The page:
3. See if you can think of a story or poem to go with one of these titles: Love’s Embers, Brook’s Brothers, Chase, Blue, The Last Tower, Mouse House, One Small Moment, Candle Power, Apple Days
4. Can you think of a scene to go with these lines of dialogue?
- That’s mine.
- Are you sure?
- Are you sure you want to ask that question?
- I thought your magic would help us to get out of here.
- I thought it would, too.
- So, what’s the matter?
- Someone’s using stronger magic.
- You said you had the key.
- I do.
- Then why don’t you use it?
- I’m not sure I want to know what’s on the other side of the door.
Hope you all have a writerly week ahead.
Inspired by writer Laura Best’s recent post, I’m going to answer the question she ended with: Has anything small made your day recently?
I don’t know if the events of last week count as small (I thought they were a pretty big deal), but they certainly made my day–and my week!
Two weeks ago I agreed to do some work for a new client. I was very excited about this new company, which had contacted me out of the blue and promised work soon. The project was confirmed two Thursdays ago and required interviews with three different people, but I didn’t start getting the contact information and article topics until last this past Monday. I got the last person’s contact on Tuesday, so the soonest I could do the interview was Wednesday. The articles were due on Friday. I got a note from the marketing person on Wednesday saying that she’d talked to her boss, and because she’d got the information to me a bit late, and because she was taking an extra long holiday weekend, that they were giving me an extension to this Thursday. They didn’t want to rush the project. Okay. I’ve been freelancing for a long time now, and I’ve never, ever, had a client do that. Needless to say I really want to make this client happy, and hope that they will send more work my way.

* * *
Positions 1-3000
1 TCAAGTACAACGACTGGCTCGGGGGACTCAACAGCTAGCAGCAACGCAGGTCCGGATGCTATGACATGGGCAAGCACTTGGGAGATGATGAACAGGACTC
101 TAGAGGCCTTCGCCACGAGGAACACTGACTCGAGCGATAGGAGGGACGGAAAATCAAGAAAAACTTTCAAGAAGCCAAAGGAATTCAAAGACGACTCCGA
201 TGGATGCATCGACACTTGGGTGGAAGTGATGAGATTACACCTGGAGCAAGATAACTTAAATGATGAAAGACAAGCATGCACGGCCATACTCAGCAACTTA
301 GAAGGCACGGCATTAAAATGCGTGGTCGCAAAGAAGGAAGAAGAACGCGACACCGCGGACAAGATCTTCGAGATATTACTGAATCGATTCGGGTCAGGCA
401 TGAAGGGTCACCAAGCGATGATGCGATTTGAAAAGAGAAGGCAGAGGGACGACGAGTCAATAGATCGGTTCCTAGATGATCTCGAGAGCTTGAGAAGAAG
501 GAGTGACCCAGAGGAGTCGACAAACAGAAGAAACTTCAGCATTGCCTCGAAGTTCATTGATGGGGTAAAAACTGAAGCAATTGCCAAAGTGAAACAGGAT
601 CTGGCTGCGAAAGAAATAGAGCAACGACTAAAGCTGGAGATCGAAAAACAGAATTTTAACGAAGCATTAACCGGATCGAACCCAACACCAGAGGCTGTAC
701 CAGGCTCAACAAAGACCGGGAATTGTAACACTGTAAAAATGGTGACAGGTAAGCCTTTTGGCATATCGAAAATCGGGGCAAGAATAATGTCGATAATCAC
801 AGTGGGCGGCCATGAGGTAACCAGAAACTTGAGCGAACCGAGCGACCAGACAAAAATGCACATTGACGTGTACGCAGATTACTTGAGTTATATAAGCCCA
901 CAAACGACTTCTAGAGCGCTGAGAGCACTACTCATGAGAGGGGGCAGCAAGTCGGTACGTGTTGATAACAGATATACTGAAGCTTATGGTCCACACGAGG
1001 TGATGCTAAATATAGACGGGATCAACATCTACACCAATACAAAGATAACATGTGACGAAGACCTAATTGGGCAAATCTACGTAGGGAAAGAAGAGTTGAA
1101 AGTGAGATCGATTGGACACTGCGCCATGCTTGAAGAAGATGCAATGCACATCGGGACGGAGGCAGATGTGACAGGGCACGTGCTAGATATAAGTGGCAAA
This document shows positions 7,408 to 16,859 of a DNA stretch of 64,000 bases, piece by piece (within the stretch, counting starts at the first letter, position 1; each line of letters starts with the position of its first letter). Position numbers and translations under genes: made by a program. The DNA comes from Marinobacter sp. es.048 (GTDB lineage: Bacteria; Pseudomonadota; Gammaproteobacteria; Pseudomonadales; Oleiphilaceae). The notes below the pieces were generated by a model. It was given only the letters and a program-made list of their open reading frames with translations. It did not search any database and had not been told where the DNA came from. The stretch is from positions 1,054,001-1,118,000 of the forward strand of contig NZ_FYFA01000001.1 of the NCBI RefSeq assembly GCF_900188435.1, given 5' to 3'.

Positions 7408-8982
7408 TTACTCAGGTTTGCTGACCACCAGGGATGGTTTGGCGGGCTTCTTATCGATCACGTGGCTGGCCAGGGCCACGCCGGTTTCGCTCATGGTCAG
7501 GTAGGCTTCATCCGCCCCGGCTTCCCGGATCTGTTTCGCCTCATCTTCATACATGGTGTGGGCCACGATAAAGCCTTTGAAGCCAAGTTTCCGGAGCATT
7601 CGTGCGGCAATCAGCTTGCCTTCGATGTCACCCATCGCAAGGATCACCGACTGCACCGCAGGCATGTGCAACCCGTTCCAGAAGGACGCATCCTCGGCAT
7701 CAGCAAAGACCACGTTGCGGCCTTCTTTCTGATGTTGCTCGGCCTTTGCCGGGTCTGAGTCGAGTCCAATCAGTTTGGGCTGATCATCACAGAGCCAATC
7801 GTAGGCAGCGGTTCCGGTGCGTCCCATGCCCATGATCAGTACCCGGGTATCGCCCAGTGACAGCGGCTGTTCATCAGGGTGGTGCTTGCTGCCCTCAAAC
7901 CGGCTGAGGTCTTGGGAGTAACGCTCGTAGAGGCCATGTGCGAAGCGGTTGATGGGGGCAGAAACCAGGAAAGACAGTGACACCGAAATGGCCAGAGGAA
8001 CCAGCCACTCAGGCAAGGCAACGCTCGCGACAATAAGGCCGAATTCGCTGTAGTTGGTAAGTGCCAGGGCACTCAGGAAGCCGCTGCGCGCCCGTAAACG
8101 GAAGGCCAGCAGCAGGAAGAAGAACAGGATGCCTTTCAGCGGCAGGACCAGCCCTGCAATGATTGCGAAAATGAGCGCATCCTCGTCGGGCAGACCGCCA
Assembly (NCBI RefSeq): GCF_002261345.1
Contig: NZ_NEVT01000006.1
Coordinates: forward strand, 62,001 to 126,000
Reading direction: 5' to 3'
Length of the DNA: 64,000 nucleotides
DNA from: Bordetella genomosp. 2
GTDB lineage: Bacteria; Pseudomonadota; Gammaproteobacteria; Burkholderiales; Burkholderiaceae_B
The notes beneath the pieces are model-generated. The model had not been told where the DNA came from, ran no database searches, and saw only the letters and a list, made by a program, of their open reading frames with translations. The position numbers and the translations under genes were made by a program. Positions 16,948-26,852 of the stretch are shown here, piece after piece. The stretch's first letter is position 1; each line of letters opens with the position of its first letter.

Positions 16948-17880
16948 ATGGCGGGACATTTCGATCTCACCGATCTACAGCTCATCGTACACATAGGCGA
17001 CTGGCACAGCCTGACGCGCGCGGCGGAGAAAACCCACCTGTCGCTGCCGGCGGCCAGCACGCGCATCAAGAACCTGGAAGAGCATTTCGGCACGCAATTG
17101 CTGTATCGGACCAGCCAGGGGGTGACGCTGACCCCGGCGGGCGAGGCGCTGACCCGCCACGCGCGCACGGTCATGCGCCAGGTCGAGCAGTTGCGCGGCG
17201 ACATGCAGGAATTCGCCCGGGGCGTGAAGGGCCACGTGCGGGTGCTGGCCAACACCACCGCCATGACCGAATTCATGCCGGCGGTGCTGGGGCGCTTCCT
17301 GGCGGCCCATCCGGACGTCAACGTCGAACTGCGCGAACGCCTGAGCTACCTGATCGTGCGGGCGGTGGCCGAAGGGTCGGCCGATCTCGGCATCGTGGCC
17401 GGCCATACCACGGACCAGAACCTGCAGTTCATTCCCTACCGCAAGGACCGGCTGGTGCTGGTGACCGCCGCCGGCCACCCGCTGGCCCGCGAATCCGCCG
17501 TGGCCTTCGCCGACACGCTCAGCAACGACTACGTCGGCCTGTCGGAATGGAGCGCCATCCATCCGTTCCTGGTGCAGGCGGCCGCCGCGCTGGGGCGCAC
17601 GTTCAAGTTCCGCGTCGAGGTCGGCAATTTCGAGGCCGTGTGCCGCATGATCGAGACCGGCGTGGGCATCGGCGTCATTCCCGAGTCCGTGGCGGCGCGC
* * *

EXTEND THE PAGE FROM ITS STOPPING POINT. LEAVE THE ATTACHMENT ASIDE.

Last week my application was due for an e-writer-in-residence position with a nearby library. The application package included two reference letters. I asked my local teen librarian and a teacher, whom I’ve known for many years and whose school I had visited several times, to write letters for me. Thinking of what they wrote, still makes me blush, but reading those letters definitely made my day.
I was also offered a writing gig for a current client. I love working with this client, but his company’s contracts never include the 13% HST (sales tax) that I have to send to Canada Revenue on the freelance work that I do. The last few times, I have deducted the tax from my fee, but this time, the fee was such that I’d be losing an amount that would represent quite a few hours of hard work being done, basically, for free. The client and I had a great phone call about the project (he’s very creative and supportive) and he said he’d take care of my contract concerns–no problem. Such a relief! The new contract was in my inbox within a couple of hours.
It has definitely been a special week. I hope that you find moments in the weeks to come that “make your day,” too.
I’m happy to say that advanced reader copies of Writing Fiction: A Guide for Pre-Teens are on their way to me by snail mail. If you would interested in a PDF version for review purposes, please let me know. I would be happy to have you review the book for your blog, your teachers/homeschoolers newsletter, and especially for Amazon when the book is finally online.
If you’ve been considering starting to journal as a way to enhance your writing or just to see where it leads you, I’ve included some great links below to get you started. I’ve used my journal a lot lately to brainstorm ideas for a short story, as well as, a Kindle book series. I’m developing the series while taking a course from Kristen Eckstein (http://ultimatebookcoach.com/) The information that I’ve been getting throughout the month-long series (Kindle in 30 Challenge) has been invaluable. Though I got the course at a discounted price during a promotion, the full price doesn’t come close to covering the amazing value of the content. Plus, she adds other free content and discounts to writers in the group. Drop by her site to see what I mean. There’s lots of free content available there, too.